There is an urgent need to actively resist online hate
Like the monstrous Hydra that Hercules had to kill in one of his twelve labours, hatred keeps on increasing and intensifying. In Australia for example, where a 2016 study by the Islamophobia Register Australia had shown that 51.4 per cent of online attacks against Muslims in the country encouraged violence, hatred against the community has grown since the mosque attacks in New Zealand, not softened at the scale of innocent deaths. Hatred is unreasoning and inhuman; it is also not novel. What is new, though, is its rapid spread against specified targets — Blacks, some castes, homosexuals, Muslims — online, bolstered by fake news and pretend-data, and falsely captioned video clips and images. Muslims in Australia had requested their non-Muslim fellow citizens not to vote for parties that showed discrimination against their community, while in Canada, some political parties are using anti-immigrant and anti-Muslim rhetoric in the run-up to the federal elections with an eye on Donald Trump’s success with it in 2016. The British government rejected a definition of Islamophobia recently on the ground that it interfered with freedom of expression. The only achievement of the resistance to religious prejudice in Canada has been the withdrawal — after a second spell — of a Facebook page masked as a news site but peddling hatred against Muslims.
The failure of Facebook to monitor and remove incendiary hate material has been much criticized, and its repeated claims of vigilance have proven to be hollow. India, which gives Facebook 300 million accounts with numerous potential users, is reportedly its biggest market. Clearly not equipped to deal with India’s linguistic, religious and cultural diversities, Facebook’s failure to curb hate speech here is even greater. But a responsible social media administration is expected to pay special attention for precisely that reason — if it is serious about erasing hatred. Is it? Research by Equality Labs has shown that not only is 37 per cent of all hate speech on Facebook in India targeted towards the minority community — there is caste and gender hatred too — but also 43 per cent of material removed from the platform reappears, and all of that is Islamophobic. An independent researcher at the Reuters Institute in Oxford has shown an enormous increase after Pulwama in messages on WhatsApp targeted against natives of one state, a religion, journalists, and those fighting hatred.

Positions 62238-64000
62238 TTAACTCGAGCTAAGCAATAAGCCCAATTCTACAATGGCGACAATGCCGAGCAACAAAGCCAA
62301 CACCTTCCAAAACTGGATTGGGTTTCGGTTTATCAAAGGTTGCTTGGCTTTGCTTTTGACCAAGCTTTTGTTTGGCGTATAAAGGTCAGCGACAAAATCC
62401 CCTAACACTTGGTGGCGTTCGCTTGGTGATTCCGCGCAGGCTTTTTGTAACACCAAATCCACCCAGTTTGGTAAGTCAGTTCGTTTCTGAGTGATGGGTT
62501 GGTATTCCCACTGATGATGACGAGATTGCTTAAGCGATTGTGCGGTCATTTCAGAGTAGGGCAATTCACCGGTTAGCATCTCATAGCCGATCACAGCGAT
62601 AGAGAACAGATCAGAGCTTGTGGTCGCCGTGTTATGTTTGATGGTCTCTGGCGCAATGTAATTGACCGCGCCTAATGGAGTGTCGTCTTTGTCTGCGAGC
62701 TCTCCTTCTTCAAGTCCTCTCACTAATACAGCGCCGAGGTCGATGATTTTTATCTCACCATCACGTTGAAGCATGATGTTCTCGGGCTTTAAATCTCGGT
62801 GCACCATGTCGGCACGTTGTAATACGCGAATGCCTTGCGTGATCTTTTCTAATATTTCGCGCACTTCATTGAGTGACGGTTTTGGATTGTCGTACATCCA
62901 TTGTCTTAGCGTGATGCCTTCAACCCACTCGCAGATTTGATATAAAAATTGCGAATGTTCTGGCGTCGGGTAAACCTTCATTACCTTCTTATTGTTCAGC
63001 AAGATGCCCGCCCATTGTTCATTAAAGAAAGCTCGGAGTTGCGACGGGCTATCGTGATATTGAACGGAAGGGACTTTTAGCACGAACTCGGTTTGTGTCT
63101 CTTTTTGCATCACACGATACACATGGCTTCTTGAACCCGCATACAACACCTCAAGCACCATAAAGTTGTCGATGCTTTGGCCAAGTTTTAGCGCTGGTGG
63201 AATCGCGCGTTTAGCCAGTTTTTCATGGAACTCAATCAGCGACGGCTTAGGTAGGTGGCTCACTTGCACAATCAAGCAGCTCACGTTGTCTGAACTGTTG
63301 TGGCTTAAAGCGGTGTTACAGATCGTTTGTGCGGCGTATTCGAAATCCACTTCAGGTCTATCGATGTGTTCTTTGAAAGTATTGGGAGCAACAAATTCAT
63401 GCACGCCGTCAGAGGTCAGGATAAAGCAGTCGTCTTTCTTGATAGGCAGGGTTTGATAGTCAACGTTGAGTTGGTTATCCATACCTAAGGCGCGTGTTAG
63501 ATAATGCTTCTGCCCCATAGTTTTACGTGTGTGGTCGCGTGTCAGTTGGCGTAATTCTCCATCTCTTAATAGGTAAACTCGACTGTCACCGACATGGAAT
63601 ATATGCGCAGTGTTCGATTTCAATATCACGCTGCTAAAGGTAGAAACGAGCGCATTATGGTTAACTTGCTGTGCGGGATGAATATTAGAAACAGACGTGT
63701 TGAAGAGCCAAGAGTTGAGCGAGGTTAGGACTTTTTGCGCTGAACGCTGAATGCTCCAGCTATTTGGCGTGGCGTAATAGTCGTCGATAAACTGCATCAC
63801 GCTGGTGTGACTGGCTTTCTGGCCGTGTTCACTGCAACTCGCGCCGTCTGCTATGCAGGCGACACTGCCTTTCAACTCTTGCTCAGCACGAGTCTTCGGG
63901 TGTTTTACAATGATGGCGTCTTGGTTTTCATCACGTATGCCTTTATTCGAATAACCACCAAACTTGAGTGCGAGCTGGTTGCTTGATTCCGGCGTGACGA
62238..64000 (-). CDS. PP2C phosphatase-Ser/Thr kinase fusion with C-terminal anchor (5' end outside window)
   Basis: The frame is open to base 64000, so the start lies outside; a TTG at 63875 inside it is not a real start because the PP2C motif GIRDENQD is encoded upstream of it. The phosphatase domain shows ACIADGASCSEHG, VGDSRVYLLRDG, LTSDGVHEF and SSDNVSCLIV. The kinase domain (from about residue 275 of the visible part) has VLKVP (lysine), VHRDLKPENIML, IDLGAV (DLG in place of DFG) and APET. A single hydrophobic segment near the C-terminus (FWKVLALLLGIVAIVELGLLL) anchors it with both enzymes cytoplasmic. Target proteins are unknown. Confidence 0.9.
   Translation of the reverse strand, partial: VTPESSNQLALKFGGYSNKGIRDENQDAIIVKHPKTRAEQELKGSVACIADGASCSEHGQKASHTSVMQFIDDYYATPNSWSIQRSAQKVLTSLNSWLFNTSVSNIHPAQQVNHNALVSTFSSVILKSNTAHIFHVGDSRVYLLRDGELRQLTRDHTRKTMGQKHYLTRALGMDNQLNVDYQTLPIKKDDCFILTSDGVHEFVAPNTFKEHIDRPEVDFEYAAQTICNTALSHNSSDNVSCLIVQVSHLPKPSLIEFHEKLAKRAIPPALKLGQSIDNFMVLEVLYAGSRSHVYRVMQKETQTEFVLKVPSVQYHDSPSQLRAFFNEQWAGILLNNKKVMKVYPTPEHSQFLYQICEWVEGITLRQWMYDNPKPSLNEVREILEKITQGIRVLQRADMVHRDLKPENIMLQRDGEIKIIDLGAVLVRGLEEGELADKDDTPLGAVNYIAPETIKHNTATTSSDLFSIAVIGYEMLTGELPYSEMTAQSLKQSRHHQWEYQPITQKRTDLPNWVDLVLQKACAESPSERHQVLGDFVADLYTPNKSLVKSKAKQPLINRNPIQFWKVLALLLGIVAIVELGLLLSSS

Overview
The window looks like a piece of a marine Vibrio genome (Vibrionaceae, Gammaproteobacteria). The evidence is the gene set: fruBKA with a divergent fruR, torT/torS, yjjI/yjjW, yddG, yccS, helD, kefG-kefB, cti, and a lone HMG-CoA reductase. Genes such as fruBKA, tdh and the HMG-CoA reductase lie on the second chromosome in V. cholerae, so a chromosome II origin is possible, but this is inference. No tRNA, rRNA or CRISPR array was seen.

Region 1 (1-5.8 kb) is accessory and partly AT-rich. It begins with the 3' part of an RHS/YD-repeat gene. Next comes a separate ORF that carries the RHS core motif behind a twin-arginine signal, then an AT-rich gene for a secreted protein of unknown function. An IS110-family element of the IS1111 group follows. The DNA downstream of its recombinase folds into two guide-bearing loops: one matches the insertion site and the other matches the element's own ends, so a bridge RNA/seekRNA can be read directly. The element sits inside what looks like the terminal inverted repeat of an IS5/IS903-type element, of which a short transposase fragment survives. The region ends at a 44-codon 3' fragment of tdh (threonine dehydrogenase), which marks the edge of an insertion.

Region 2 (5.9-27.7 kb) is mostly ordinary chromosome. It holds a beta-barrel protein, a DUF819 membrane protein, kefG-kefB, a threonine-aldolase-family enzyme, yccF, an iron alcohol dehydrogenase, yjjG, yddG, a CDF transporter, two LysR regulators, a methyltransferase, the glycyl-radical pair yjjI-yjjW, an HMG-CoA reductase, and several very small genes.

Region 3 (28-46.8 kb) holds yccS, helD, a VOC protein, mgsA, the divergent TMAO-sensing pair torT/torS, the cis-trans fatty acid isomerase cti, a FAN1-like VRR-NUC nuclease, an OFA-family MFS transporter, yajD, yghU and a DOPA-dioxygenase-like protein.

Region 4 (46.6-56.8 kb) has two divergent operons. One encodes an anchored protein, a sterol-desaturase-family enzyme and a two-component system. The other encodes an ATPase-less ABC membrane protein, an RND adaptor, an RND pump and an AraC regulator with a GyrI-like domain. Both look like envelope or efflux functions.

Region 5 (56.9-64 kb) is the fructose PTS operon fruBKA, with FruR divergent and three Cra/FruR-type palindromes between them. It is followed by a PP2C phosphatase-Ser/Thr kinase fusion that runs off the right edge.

The rise in hate speech, scaremongering and regular incitement to violence coincides with the increase in crimes motivated by religion. This is the most dangerous omen for India; no democracy can get away with ignoring crimes against a segment of its citizens, and their terror and tragedy. The globalized dimension of hate makes it all the more urgent to resist it actively. It is no longer possible to remain blind and passive in face of the incitement to hatred by political parties and the complicity of social media platforms in giving it articulation.